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•   Sheila Regan (Faulkner)


•   Kathleen Vestal (Logan)  6/8
•   William P. Auble  6/1
•   Charles W. Dyer  5/31
•   Linda Sassaman (Bauer)  5/31
•   Russel L. Witzke  5/28
•   Jean M. Jackle (Javier)  5/23
•   George J. Moses Jr.  5/18
•   Ronald E. Bartalucci  5/17
•   Francis H. Whitton Jr.  4/29
•   Frederick Stoppelkamp  4/20
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Percentage of Joined Classmates: 72.0%

A:   415   Joined
B:   161   Not Joined



Who lives where - click links below to find out.

1 lives in Alabama
3 live in Alaska
18 live in Arizona
1 lives in Arkansas
49 live in California
10 live in Colorado
3 live in Connecticut
50 live in Florida
8 live in Georgia
2 live in Hawaii
1 lives in Idaho
19 live in Illinois
4 live in Indiana
2 live in Kentucky
1 lives in Louisiana
1 lives in Maine
6 live in Maryland
6 live in Massachusetts
247 live in Michigan
1 lives in Minnesota
5 live in Missouri
1 lives in Montana
3 live in Nevada
1 lives in New Hampshire
3 live in New Jersey
7 live in New York
15 live in North Carolina
10 live in Ohio
3 live in Oklahoma
8 live in Oregon
7 live in Pennsylvania
2 live in South Carolina
10 live in Tennessee
7 live in Texas
2 live in Utah
1 lives in Vermont
7 live in Virginia
7 live in Washington
2 live in Wisconsin
1 lives in Wyoming
1 lives in British Columbia
2 live in Ontario
1 lives in Australia
1 lives in Costa Rica
1 lives in Ecuador
1 lives in India
25 location unknown
148 are deceased


•   Jean A. Baer (Butterfield)  6/16
•   Gary C. Brown  6/16
•   Hartmut G. Jendretzke  6/17
•   Rudolph J. Liedtke  6/17
•   William J. Collinson  6/18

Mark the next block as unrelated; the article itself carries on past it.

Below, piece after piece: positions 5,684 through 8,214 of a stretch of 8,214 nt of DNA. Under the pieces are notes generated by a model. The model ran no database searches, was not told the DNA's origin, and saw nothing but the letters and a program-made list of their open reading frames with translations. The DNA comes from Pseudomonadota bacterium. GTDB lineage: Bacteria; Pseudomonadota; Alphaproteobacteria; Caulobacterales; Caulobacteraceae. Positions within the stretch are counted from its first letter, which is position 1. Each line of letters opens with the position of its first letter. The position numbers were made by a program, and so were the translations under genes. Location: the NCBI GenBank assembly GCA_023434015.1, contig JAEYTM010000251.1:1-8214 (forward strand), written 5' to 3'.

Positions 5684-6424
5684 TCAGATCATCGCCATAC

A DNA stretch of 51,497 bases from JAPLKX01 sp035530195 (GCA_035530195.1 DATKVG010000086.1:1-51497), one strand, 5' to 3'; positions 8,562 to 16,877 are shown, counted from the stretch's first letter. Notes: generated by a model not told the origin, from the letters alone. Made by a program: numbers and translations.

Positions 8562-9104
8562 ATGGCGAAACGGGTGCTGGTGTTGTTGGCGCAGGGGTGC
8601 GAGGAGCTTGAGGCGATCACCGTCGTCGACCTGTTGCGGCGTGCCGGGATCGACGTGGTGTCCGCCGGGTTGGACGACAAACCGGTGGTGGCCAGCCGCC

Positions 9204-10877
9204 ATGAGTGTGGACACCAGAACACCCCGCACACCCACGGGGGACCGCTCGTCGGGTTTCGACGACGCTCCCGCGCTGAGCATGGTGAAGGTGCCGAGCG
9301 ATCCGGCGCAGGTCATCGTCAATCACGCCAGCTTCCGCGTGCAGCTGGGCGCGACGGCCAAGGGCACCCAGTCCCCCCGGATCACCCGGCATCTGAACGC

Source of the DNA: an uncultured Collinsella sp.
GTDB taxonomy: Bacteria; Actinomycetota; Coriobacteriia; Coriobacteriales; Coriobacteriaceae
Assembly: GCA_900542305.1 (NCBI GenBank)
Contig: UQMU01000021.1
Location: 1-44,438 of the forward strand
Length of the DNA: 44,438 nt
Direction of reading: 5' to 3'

•   Ronald D. Dudas  6/18
•   Nancy E. Easton (Green)  6/18
•   Marjorie Shea (DiLaura)  6/20
•   Susan J. Maxon (Liebold)  6/21
•   Susan Schroeder (Jarvis)  6/21
•   Robert L. Hall  6/23
•   Judith M. Maynard  6/24
•   Paul A. Van Hull  6/26
•   Peter C. Van Hull  6/26
•   Karen Taylor (Wininger)  6/30
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The construction of the Grosse Pointe High School in 1928 marked an important transition in the history of this area along the shores of Lake St. Clair. Grosse Pointe's move away from its farming community origins began after the Civil War, when wealthy Detroit businessman purchased much of the area's lake-front property for summer homes. By 1900, year-round mansions were rapidly replacing seasonal residences, and a sense of community had begun to form. Reflecting many citizen's growing perception that Grosse Pointe was a real (although economically exclusive) town, the need for a high school became a topic of debate in the 1910s. After a five-year battle with landowners reluctant to have their land condemned, the school district finally began the construction of the area's first public high school in 1927. Many residents saw construction as a symbol that Grosse Pointe had made the transition from resort to town and so were willing to pay for one of the finest public schools buildings in Michigan. Grosse Pointe High School dramatically announces its presence through its Georgian Revival design and a 114 foot-tall clock tower that dominates the facade. The interior is similarly impressive -- the school opened with five libraries, two gyms, an auditorium, and a swimming pool--amenities some thought too luxurious. During the Great Depression, the interior received a beautiful series of WPA-funded murals, and the area's growing population led to additions in the 1940s and 1950s. It became Grosse Pointe High School South in 1967, when the township built another high school, but the building continues to serve the students and town of Grosse Pointe. The Grosse Pointe High School is located at 11 Grosse Pointe Boulevard in the Detroit suburb of Grosse Pointe, one block north of Jefferson Avenue. Tours of the High School are available by appointment only: call (313)-343-2133, leave a message for the Preservation Club. (As reported by the National Park Service.  "Detroit:  A National Register of Historic Places")